Newsom’s Plan for Reopening Schools

Governor Gavin Newsom shares his two billion dollar plan for reopening schools.

Gavin Newsom announcing his 2 billion dollar plan to reopen elementary school districts.

CREDIT: PHOTO | WIKIMEDIA COMMONS

Gavin Newsom announcing his 2 billion dollar plan to reopen elementary school districts.

As the raging pandemic worsens, one in three students in Los Angeles neighborhoods are testing positive for the coronavirus. This leaves Governor Gavin Newsom’s plan of reopening school campuses to face the harsh reality, as several school districts opt for the continuation of shutdowns throughout the month of January.
Newsom announced a total of 2 billion dollars in financial help that would go towards reopening large numbers of elementary schools across California in as early as mid-February for students in kindergarten through second grade. According to his plan, the remaining elementary school students will return sometime during the month of March, and the next step will be proceeding to reopen schools older students attend.
Furthermore, Newsom referred to the widely acknowledged harms of social isolation and learning loss, especially for Latino and Black students from low-income families.
California had administered a total of nearly half a million doses when the governor set his goal of distributing a million vaccines by January 17. As of January 13, the total stood at 971,829, according to the state Department of Public Health.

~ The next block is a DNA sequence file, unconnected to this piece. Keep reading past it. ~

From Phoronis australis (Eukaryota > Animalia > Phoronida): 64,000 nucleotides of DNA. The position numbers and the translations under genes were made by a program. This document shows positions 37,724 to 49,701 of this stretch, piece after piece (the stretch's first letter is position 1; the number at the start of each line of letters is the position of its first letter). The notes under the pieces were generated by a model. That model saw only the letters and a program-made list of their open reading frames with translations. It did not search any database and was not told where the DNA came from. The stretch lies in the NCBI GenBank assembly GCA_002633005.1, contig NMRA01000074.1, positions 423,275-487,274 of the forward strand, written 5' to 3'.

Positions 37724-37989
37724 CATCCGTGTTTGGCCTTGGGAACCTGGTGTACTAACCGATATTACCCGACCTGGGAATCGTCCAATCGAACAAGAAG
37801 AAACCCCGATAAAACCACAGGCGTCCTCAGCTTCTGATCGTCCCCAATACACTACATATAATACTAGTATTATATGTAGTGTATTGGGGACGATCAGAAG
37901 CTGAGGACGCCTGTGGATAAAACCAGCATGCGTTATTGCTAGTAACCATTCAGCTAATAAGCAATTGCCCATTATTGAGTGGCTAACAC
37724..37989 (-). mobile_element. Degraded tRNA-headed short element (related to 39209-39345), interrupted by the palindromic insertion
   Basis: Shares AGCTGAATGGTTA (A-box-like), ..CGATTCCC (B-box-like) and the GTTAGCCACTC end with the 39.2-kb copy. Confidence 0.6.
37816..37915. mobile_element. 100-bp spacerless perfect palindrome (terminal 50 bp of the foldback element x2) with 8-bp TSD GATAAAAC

“I would expect – and you should expect – that we are going to see a substantially higher number of vaccines administered in the coming days and coming weeks,” said Governor Newsom, later adding the statement: “Hold me accountable.”
Although Newsom did not quite reach his goal, he came very close, and did in fact administer a great amount of vaccines. However, there are still many people who doubt the vaccine and its effectiveness.
“I miss my friends, and I do want to go back to school instead of merely seeing them on a computer screen,” senior Jeremiah Lusambu said. “It’s just not the same. However, the cases have been rising and it’s not safe to go out yet. The vaccine seems fishy, considering it was made in less than a year’s time, whereas we haven’t been able to make vaccines for other diseases that have existed for much longer.”
Through an online poll, students at Van Nuys High school were asked whether or not they would return to school if and when everyone had been vaccinated. 42% of students polled voted that they would return to school, while 58% of students voted that they would wait until covid-19 settles before returning to school.
Several districts, including those in Los Angeles, Pasadena and Claremont, have decided to keep campuses closed for the near future, due to the surge of covid-19 cases – which is expected to worsen – that has currently overwhelmed hospitals.
“Extraordinarily high case counts of covid-19 are the barrier to opening schools in the Los Angeles area, and we encourage the governor, the Legislature, state and local authorities to make that job one,” LAUSD superintendent Austin Beutner said. “Because until the case counts are within any reasonable standard… it’s not possible for schools in Los Angeles to be open, and that’s troubling for all of us.”